Sunday, October 03, 2010
Now we're cookin'...
Step three ~ Cooking your hot processed soap
I guess while my latest batch of soap is cooking in the crockpot ~ I'm making Cinnamon - Clove with a touch of orange ~ I thought I'd work on the post for the third step.
Today, we're going to cook your soap!
Well, actually, if you're following along, you should be doing all of this in one day. Except, of course, you could get your supplies together the day before but who has room to leave all that stuff on the kitchen counter for a day?
Cooking soap in the Crockpot:
We left off yesterday when our soap had achieved trace.
It was thick enough that the trails formed when stirring, remained on the surface for a few seconds, resembling cake batter. At that point, we added the grated vanilla beans and turned the crockpot on high.
Be sure and cover the crockpot.
Keep the cover on throughout the cooking process.
I like to record the time that I start cooking my soap. In hopes that someday, that will give me a rough idea of how long to expect it to need to cook.
This is what it looked like after about 10 minutes:
I just checked today's batch and it looks about the same after 10 minutes.
While your soap is cooking, you could prepare some molds to put it in once it's done.
You can use common household items such as a cardboard box, lined with freezer paper (shiny side up).
After about 30 minutes, your soap should resemble this:
I just checked today's batch and it's close to this.
It reminds me of a stuffed crust, cheese pizza!
You'll see the outer edges bubbling up and turning over on themselves. I noticed that mine was cooking more on one side than the other so I rotate the crockpot a half turn each time I checked it. I guess my kitchen counter (or whole kitchen!) is crooked.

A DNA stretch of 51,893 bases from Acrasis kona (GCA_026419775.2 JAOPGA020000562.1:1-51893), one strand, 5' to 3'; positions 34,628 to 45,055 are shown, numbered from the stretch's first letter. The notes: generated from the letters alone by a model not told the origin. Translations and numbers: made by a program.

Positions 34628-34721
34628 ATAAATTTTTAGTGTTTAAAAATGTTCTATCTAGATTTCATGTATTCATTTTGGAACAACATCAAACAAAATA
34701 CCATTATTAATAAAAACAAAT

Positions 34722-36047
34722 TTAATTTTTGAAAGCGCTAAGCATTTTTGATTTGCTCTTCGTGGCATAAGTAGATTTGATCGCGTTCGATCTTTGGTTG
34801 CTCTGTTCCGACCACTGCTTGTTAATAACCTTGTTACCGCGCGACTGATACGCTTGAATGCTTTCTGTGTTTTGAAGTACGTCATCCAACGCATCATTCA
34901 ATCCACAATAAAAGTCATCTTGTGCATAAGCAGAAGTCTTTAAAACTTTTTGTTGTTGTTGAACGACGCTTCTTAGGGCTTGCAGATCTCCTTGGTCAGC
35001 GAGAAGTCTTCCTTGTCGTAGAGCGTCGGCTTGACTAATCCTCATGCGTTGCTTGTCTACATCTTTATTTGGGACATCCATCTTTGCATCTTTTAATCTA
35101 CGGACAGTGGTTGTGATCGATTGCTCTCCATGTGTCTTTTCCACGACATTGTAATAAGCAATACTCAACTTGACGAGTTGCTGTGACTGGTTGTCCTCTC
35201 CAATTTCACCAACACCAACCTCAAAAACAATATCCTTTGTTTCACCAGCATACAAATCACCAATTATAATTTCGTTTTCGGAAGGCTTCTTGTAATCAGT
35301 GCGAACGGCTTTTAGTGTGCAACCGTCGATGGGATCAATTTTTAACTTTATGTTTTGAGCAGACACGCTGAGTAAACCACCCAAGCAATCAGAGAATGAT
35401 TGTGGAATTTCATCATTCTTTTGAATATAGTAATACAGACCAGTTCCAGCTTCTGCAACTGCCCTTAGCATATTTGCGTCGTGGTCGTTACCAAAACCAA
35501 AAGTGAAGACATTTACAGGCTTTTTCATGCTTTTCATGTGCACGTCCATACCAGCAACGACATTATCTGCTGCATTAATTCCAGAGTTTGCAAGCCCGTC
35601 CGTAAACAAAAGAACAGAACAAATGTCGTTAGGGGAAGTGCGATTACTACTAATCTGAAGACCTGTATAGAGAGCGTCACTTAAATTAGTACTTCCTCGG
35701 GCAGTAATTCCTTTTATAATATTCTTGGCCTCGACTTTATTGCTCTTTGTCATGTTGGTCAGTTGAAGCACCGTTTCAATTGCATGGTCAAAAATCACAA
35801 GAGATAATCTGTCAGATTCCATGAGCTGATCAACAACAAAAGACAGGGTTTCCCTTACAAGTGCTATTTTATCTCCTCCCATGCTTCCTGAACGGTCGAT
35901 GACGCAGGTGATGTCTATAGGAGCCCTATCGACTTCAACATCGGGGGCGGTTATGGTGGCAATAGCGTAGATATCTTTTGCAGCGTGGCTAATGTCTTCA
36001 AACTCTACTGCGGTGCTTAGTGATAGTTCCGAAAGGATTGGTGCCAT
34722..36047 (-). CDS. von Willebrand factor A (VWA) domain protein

You do not need to take the cover off at this time. If your crockpot doesn't have a clear lid, it is okay to peak inside to check progress, but don't stir the soap yet.
This soap turned dark because of the bits of vanilla bean added to it prior to cooking. Vanilla scented Essential Oil will have the same effect.
You can test your soap to make sure it's done by taking a little bit that has cooled off of the spoon. Roll it into a small ball. It should feel waxy. The sure-fire test is the pH test. To make sure there is no more active lye left in the soap, you can wet the ball of soap that you made and run a pH test strip over it. Another test ~ the one that I use because so many people recommend it ~ is to touch the soap with the tip of your tongue. If there is still active lye, the tip of your tongue will tingle. If it tingles, your soap is not done and you should put the cover back on for 10 more minutes and then test again. Once your tongue doesn't tingle or your pH strip turns blue, your soap is done and safe to use. For my first three batches of soap this has taken anywhere from an hour and a half to two and a half hours.
My cookies were done as well!
Now is the time to add your fragrance oils.